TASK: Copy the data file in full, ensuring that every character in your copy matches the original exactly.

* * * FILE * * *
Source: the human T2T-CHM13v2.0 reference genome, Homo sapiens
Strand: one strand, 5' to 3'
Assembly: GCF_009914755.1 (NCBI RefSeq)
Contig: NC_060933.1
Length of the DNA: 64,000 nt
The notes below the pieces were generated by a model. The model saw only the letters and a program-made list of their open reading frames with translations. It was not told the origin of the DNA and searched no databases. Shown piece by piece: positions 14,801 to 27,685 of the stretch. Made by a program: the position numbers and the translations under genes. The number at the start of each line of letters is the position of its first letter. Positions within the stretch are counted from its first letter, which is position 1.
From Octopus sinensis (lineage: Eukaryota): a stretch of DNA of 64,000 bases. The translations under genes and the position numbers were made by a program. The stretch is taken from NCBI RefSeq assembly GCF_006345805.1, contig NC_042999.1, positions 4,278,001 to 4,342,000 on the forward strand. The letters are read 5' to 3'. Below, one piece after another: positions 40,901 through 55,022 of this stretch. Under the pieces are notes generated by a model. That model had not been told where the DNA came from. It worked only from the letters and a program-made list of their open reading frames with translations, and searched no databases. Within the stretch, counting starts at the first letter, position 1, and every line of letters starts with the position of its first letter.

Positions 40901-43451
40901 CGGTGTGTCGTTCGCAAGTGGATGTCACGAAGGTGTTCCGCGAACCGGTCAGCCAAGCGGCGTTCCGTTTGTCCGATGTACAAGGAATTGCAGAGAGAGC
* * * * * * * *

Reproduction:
Source: the human T2T-CHM13v2.0 reference genome, Homo sapiens
Strand: one strand, 5' to 3'
Assembly: GCF_009914755.1 (NCBI RefSeq)
Contig: NC_060933.1
Length of the DNA: 64,000 nt
The notes below the pieces were generated by a model. The model saw only the letters and a program-made list of their open reading frames with translations. It was not told the origin of the DNA and searched no databases. Shown piece by piece: positions 14,801 to 27,685 of the stretch. Made by a program: the position numbers and the translations under genes. The number at the start of each line of letters is the position of its first letter. Positions within the stretch are counted from its first letter, which is position 1.
From Octopus sinensis (lineage: Eukaryota): a stretch of DNA of 64,000 bases. The translations under genes and the position numbers were made by a program. The stretch is taken from NCBI RefSeq assembly GCF_006345805.1, contig NC_042999.1, positions 4,278,001 to 4,342,000 on the forward strand. The letters are read 5' to 3'. Below, one piece after another: positions 40,901 through 55,022 of this stretch. Under the pieces are notes generated by a model. That model had not been told where the DNA came from. It worked only from the letters and a program-made list of their open reading frames with translations, and searched no databases. Within the stretch, counting starts at the first letter, position 1, and every line of letters starts with the position of its first letter.

Positions 40901-43451
40901 CGGTGTGTCGTTCGCAAGTGGATGTCACGAAGGTGTTCCGCGAACCGGTCAGCCAAGCGGCGTTCCGTTTGTCCGATGTACAAGGAATTGCAGAGAGAGC